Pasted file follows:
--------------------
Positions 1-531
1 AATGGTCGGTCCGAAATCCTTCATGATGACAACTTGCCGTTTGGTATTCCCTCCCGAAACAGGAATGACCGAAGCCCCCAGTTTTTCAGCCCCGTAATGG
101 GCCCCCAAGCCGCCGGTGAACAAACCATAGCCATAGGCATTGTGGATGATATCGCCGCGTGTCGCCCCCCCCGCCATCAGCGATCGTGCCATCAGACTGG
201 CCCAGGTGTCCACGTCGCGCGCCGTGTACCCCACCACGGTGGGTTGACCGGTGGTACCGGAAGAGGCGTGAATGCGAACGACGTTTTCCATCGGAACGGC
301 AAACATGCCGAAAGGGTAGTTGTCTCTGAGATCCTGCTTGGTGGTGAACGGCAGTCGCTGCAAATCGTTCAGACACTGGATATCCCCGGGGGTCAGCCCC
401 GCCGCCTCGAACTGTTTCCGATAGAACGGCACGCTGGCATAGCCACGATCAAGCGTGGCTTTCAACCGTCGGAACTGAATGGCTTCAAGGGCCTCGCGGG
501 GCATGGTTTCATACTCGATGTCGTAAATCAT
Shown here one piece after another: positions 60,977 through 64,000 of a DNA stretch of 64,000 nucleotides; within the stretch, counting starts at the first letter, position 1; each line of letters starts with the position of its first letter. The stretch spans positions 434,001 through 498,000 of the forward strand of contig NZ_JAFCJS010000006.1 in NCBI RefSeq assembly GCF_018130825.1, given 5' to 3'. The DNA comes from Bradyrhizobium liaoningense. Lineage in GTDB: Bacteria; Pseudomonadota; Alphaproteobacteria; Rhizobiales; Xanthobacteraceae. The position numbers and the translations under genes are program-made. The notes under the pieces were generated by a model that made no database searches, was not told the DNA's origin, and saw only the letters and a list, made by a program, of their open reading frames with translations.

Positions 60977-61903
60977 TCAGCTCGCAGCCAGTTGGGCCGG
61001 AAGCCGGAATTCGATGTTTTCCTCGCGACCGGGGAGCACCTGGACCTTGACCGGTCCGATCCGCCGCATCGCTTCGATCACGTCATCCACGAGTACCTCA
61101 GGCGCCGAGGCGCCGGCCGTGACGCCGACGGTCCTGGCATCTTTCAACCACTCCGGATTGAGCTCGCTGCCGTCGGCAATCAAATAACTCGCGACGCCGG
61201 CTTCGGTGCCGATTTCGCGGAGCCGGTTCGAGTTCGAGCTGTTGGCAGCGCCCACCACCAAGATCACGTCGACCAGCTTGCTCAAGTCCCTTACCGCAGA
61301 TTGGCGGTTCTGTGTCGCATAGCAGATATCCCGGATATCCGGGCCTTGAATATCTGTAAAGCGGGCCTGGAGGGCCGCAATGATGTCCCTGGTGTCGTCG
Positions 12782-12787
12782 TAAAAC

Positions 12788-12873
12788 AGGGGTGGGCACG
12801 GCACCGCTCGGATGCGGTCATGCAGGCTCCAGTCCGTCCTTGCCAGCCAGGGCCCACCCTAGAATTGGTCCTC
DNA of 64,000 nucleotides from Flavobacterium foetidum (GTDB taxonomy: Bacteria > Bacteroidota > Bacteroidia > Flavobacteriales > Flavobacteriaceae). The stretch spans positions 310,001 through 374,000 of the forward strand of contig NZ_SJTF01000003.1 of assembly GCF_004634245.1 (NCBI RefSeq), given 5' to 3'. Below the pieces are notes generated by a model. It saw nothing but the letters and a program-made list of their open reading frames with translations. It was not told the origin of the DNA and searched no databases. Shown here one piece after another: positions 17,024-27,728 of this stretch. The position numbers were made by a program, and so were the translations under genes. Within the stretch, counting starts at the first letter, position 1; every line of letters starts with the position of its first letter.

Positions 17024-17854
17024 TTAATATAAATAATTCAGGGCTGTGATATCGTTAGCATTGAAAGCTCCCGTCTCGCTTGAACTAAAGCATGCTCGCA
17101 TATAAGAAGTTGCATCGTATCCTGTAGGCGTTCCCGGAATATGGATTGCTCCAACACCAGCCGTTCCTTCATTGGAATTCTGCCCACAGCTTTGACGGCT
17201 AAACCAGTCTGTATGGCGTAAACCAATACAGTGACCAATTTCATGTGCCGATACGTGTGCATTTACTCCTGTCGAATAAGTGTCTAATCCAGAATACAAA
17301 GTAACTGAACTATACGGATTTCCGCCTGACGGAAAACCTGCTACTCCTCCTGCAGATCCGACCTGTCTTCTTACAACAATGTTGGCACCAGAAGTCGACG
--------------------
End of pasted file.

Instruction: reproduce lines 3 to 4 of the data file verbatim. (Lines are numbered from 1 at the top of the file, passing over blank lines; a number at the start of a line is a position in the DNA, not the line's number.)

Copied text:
101 GCCCCCAAGCCGCCGGTGAACAAACCATAGCCATAGGCATTGTGGATGATATCGCCGCGTGTCGCCCCCCCCGCCATCAGCGATCGTGCCATCAGACTGG
201 CCCAGGTGTCCACGTCGCGCGCCGTGTACCCCACCACGGTGGGTTGACCGGTGGTACCGGAAGAGGCGTGAATGCGAACGACGTTTTCCATCGGAACGGC